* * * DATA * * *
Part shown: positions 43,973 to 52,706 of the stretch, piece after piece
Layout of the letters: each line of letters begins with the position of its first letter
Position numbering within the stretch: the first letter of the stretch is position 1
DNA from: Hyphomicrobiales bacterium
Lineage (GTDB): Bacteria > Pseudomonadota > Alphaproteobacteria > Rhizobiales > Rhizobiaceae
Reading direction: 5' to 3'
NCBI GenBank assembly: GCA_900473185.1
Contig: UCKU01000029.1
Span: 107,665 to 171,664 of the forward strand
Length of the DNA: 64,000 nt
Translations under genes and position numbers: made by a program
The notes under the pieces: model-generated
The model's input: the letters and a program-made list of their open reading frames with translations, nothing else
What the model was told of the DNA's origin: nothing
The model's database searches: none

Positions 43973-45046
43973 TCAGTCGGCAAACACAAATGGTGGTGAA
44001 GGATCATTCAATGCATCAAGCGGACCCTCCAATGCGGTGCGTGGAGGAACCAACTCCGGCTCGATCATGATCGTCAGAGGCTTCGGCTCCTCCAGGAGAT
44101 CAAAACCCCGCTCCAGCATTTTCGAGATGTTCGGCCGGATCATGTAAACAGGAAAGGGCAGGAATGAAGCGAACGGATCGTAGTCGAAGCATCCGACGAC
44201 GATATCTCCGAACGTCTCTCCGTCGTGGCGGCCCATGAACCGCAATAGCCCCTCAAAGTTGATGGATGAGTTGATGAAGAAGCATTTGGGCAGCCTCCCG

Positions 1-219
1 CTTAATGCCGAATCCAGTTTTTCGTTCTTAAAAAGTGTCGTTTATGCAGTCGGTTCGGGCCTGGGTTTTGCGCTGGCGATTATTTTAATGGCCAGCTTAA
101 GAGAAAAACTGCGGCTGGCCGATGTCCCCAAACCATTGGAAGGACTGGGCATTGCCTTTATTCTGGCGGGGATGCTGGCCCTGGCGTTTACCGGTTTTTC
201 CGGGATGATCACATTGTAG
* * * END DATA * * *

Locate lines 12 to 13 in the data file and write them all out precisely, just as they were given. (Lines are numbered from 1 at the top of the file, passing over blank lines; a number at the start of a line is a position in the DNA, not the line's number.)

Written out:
The notes under the pieces: model-generated
The model's input: the letters and a program-made list of their open reading frames with translations, nothing else